26 March: day of hope

March 27, 2011 at 10:52 pm (capitalist crisis, Cuts, Johnny Lewis, labour party, unions, women, workers, youth)

The anti-cuts march in London Photograph: Ian Langsdon/EPA

Well, it was a bloody good turn-out (at least half a million) and proof that when the official trade union movement makes a real effort it can still put on a good show. Some comrades have complained that the mood was too “carnival-like” and not “angry” enough. I know what they mean, but I think we can build on that spirit of good-humoured optimism and turn it into the basis for a union-led coalition against the cuts, involving the voluntary sector, disability groups, women’s organisations and local Labour Parties.

I called the march “a good show,” and so it was. I don’t use that term in a disparaging sense: the numbers and the atmosphere were great. But it musn’t be just a one-off exercise in letting off steam before the TUC and the bureaucrats return to business as usual. We need to take the enthusiasm of the march, and the new forces it attracted, into local anti-cuts committees or where they don’t yet exist, use the momentum of the march to set them up. In particular, we need to send our people into the Labour Party to demand that the leadership opposes all cuts and that Labour councils refuse to implement cuts.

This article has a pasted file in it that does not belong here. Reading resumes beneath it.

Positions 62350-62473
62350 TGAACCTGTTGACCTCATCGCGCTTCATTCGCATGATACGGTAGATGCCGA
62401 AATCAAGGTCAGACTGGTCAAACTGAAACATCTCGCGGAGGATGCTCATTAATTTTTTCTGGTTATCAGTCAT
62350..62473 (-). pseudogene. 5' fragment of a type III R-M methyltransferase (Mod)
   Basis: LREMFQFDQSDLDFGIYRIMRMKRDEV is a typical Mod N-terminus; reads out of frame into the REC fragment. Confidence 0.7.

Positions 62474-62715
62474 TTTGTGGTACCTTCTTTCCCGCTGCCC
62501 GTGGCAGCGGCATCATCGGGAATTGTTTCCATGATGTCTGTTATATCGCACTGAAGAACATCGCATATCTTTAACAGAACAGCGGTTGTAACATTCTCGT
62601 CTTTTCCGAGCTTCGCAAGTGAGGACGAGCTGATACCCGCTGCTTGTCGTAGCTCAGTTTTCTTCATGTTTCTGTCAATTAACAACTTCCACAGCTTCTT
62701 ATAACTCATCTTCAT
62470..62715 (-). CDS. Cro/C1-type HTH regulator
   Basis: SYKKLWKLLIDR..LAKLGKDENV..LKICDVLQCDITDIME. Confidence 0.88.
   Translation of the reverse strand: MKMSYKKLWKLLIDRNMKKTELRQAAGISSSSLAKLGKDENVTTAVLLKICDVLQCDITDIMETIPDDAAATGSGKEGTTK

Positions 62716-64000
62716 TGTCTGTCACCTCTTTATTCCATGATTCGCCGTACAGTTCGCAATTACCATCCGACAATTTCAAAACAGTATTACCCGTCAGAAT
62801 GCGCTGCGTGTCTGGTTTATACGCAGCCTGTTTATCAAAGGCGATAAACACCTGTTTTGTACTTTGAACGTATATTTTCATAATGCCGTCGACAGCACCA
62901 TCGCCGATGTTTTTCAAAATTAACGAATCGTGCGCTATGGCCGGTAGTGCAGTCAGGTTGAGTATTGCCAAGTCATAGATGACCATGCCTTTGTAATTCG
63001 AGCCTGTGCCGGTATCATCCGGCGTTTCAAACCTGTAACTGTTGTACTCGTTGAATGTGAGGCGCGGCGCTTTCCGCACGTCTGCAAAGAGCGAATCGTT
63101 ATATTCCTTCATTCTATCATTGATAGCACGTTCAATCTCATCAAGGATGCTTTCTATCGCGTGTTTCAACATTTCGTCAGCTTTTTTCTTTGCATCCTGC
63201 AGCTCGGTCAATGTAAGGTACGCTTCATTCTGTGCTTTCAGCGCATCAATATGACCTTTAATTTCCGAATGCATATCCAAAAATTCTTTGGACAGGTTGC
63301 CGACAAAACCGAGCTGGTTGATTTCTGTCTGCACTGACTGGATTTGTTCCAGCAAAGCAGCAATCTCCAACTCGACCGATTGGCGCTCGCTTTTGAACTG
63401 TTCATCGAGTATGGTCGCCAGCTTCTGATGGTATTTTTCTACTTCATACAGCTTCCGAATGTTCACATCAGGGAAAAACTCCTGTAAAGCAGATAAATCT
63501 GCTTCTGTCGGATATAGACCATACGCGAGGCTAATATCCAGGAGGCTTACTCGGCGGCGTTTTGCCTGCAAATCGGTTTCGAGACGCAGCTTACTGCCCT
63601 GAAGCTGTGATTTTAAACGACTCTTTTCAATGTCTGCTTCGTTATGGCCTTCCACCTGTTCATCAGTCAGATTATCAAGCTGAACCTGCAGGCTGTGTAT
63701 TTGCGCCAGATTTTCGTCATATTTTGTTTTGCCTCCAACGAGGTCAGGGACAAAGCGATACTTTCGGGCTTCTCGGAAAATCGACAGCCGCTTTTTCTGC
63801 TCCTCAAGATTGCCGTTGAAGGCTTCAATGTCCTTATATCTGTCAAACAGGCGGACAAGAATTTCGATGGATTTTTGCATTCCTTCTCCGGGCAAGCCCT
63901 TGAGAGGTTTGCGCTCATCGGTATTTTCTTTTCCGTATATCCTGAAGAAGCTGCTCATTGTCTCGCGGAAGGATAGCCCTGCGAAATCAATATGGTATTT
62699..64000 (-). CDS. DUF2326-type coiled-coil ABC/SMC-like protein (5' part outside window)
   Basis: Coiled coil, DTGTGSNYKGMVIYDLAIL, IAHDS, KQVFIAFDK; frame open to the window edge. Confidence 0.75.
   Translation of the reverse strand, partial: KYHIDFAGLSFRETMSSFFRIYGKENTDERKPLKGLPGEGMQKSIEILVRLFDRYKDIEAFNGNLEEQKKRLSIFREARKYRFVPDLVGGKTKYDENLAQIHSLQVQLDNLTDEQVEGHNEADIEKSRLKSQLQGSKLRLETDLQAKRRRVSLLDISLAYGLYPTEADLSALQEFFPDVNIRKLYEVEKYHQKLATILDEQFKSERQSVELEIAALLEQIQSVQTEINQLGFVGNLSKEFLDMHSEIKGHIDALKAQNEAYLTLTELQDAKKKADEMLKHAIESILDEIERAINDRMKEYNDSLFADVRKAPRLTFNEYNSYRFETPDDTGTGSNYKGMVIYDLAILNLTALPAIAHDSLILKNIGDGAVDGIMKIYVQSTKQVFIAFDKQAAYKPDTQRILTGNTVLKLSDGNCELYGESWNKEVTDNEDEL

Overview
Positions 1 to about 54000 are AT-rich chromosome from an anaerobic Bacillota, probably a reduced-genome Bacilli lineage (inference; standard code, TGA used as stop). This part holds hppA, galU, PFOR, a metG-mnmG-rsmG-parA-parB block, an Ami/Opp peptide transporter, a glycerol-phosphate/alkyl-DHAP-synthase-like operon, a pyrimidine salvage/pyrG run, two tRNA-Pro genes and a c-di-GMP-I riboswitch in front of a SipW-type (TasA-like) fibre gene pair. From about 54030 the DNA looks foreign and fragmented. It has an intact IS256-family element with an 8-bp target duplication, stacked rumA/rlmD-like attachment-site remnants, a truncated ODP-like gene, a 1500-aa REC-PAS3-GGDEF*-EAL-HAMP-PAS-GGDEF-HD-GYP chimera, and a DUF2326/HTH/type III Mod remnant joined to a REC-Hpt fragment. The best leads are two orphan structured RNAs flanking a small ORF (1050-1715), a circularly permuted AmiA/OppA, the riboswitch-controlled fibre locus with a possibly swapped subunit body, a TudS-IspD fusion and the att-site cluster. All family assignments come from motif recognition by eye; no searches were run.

Calls for a general strike (SWP), even of the “one-day” variety (Socialist Party) are at present unhelpful. But we need to be looking for opportunities for action and encouraging the unions that will be affected by public sector pension cuts, and the TUC general council,  to prepare for co-ordinated industrial action (which can be done legally over that issue).

26 March has not transformed the political landscape in Britain – it was never going to! But it has given our movement a shot in the arm and drawn thousands of new people into political activity. We must ensure that this opportunity isn’t squandered.


  1. Mikey said,

    “we need to send our people into the Labour Party…..”


  2. jim denham said,

    Comrade Paul writes:

    I also saw the pro-Gaddafi people as we turned right by Big Ben and they had some Stop the War placards – an amalgam we should not let the kitsch left forget.


  3. lost said,

    ive been looking back at some posts,so this reply is made intentionally soem time after the events described.

    now that soem of the heat and fury has gone after the cuts demonstartion in march,im wondering-and these are serious and not rhetorical questions-what is wrong with the call for ageneral strike?why do we(whoever we are)still hanker after resolution mingering or indeed anything else inside the labour partyour unions remain important because however bureaucratised,they still connect workers at a whole range of levels and can still facilitate(allow) action and change.so what role the labour party in 2011.we end up tailing them-i want the whole bakery not just a few more crumbs that the condems offer.and i want the bakery to make things we need and want,not just what the capitalist class allows us.anything less is not acceptable

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